How Kaur helps the community to cope

Julie Kaur, and her husband Joey, at the Asian Trader Awards 2021, held on Tuesday 30 November at Park Plaza Westminster Bridge, London

Julie Kaur, who runs Premier Jules Convenience Store in Hadley, just north of Telford in Shropshire, has won the Spirit of the Community Award at the 2021 Asian Trader Awards.

The Award, supported by Mondelez, recognises a store which is truly at the heart of its community, going beyond the call of duty to help customers and the neighbourhood, and Julie stands tall among those retailers who cherish the loyalty and support of their customers.

She has completed 30x10km runs last year to mark her 30th anniversary as retailer, raising funds for three charities. She has committed to running 50x10km races by end of this year, as she celebrates her 50th birthday, to raise funds for another three charities, including the local Age UK charity, where she serves as a trustee. Severn Hospice in Telford and the NFRN Ratcliffe Fund are the other two.

“Last year, I was 49, and the team set me a challenge of fifty 10km races to do within a year. So I will have 50 at the end of this year and I’m currently on 29 as we speak,” she reveals. “We’re aiming to raise £6000 and we’re on £3200 at the moment.”

So, she has crossed the half-way mark in just three months, and given her enthusiasm for fitness as well, it should not take much longer to hit the target. And, she is not stopping there. She has already secured a match-funding commitment from the West Midlands district council of the Federation of Independent Retailers (previously known as NFRN) – she is the district president of the trade body – and is waiting for confirmation from Booker on another. “Hopefully I should hit £18,000, [and] I can push it to £20,000,” she is confident.

Community work has always been very important to Julie, and this is in fact a regular feature of the store. Recently Julie helped install three bleed control units in the locality, two of them outside their store and another Premier store respectively. In December, they had a Santa visit the shop, with three teddy bears, and delivered goody bags to the elderly.

“We went round to the elderly, probably 80 houses, with a goodie bag at Christmas. Yesterday was Mother’s Day, [and] we did a free afternoon tea to help the next door cafe between two and four o’clock,” she says.

Mondelez supported her with free stock for Christmas hampers. She also uses the store’s earnings from the rewards schemes by suppliers like Mondelez, Haribo and JTI within local community projects. She has continued this when she won the top prize of £20,000 in the ‘Local Legends’ competition by Boost Drinks in November last year, announcing plans to pay tribute to her roots by paying the money back into her community.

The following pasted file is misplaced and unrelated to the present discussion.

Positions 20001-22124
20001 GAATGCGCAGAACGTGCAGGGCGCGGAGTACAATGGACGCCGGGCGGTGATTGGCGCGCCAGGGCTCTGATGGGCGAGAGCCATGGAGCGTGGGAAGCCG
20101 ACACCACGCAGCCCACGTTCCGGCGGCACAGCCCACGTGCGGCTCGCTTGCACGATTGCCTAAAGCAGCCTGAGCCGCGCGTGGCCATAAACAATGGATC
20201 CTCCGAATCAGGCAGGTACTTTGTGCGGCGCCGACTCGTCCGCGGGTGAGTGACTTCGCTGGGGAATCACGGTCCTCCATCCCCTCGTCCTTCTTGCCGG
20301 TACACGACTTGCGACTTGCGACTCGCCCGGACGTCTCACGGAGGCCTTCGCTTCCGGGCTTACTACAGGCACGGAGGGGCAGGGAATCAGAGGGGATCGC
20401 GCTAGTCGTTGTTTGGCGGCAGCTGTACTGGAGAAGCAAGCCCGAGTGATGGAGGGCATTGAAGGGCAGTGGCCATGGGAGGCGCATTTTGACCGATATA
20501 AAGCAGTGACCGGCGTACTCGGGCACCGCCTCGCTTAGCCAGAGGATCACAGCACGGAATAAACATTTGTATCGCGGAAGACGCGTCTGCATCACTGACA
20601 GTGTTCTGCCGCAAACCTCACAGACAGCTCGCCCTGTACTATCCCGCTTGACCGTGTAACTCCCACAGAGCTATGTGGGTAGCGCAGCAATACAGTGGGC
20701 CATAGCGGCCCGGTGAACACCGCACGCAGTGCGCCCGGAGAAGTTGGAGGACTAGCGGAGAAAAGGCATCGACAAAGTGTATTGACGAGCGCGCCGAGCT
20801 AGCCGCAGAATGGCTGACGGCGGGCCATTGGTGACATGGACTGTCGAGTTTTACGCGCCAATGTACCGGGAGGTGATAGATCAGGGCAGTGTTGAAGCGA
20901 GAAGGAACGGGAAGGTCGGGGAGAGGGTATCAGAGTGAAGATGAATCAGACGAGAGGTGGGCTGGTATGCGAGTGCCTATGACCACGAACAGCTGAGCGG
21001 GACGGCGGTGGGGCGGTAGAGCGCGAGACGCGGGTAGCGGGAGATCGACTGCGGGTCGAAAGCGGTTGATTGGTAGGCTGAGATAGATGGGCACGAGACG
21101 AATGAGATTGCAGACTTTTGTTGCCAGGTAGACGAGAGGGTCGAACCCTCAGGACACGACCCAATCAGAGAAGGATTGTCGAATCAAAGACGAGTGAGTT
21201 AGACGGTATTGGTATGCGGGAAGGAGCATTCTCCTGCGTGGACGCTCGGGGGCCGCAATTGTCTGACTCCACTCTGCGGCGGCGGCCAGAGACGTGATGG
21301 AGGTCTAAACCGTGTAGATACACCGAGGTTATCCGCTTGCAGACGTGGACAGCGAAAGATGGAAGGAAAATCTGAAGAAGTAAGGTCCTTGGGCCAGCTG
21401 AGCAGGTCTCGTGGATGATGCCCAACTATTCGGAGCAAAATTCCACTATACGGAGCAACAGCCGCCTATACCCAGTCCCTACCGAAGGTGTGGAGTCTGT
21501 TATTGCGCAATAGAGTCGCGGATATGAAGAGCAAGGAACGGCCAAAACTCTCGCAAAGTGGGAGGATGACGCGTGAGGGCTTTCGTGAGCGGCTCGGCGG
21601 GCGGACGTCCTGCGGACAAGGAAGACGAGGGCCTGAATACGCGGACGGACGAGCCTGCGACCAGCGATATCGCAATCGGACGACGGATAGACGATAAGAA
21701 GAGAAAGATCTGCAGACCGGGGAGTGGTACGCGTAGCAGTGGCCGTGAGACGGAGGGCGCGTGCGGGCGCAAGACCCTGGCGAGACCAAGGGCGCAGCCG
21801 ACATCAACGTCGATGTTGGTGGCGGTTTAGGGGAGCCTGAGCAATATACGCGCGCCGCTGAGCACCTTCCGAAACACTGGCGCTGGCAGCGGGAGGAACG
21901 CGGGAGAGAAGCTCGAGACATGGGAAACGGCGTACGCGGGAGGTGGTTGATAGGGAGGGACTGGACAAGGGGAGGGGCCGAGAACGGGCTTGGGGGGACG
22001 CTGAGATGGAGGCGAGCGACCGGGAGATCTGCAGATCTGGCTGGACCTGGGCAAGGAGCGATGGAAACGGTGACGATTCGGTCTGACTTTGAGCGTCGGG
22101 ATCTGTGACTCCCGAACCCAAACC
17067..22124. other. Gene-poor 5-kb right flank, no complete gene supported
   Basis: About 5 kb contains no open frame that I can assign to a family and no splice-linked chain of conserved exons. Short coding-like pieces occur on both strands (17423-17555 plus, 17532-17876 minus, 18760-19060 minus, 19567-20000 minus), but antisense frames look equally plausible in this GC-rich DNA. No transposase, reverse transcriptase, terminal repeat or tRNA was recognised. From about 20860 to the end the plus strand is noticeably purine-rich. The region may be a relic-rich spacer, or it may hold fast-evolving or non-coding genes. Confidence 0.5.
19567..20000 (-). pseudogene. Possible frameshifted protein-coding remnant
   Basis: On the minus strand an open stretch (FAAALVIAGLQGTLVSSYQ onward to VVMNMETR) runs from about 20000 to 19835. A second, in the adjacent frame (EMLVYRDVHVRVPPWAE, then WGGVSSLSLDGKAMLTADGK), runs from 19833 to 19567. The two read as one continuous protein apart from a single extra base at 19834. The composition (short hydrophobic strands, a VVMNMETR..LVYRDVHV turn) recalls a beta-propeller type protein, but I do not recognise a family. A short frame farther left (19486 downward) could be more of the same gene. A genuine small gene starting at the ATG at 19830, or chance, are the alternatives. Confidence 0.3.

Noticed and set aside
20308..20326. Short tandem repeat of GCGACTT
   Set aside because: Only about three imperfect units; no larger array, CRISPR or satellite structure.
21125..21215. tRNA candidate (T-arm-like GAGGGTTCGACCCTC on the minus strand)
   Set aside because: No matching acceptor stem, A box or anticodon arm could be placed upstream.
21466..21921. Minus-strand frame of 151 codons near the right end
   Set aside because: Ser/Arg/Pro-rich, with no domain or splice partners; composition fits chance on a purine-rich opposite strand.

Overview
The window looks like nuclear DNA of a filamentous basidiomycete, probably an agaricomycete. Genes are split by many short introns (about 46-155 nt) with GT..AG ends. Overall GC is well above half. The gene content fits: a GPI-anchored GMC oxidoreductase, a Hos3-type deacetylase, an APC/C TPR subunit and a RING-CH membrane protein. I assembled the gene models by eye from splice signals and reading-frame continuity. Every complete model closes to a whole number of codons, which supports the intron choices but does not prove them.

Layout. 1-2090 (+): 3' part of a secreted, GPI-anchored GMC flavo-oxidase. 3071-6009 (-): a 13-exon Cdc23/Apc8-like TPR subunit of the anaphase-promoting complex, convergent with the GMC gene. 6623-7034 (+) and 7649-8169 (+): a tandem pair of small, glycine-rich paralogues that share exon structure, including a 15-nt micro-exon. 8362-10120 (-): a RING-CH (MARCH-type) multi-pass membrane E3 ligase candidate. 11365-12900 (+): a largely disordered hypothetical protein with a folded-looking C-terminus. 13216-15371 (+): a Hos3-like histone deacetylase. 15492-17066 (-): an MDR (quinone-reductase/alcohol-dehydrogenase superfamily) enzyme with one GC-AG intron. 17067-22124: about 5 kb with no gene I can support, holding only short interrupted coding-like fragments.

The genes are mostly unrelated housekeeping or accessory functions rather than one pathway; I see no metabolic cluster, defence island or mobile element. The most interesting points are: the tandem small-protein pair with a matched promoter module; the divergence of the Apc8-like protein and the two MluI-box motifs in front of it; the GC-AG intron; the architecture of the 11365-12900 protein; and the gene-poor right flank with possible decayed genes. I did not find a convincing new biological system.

Julie is a keen fundraiser, raising money for many different local charities and causes. “We generally do quite a lot of fundraising in store. We have a target in January of how much we want to raise every year. Then we choose the charities, these are normally closest to people’s heart, one local, one national. And then there’s a few challenges I set myself,” she explains.

Julie is also heavily involved in the local Sikh community – she serves on the local gurdwara committee – and has covered the funerals during lockdown. “During the pandemic, it was very hard because the temple has elderly, so they needed people to cover the funerals. It’s only half a mile away. I was available,” she says, unassumingly.

This meant ensuring temperature tests, signage, number restrictions and social distancing rules were adhered to. “We worked together, making tea, coffee. The temple has a service every week, you can say no to the weekly service. But you can’t to the funerals.”

“I try to strive to live my life based on Sikhism beliefs. These beliefs are: to keep connected to the divine in our heart with every breath, earn our living honestly and to share what we earn with others, and view the interaction of daily life as opportunities to serve,” she adds.

Julie has taken her community work and charity fundraising efforts to another level during the Covid-19 pandemic. She worked tirelessly to support her local community, taking it upon herself to reach out to the elderly and vulnerable by paying them visits and offering a delivery service to local residents who were unable to shop for essentials.

“There are five of us in the team. We might be probably four or five times in the year going round individually with slices of cake, hot cross buns, and ice cream and just checking on them. There are a lot of single pensioners in the vicinity, and their children, family come in and say keep an eye on them,” she says, adding that the community is very grateful for what they did as a store, going the extra mile, and the respect is “the greatest.”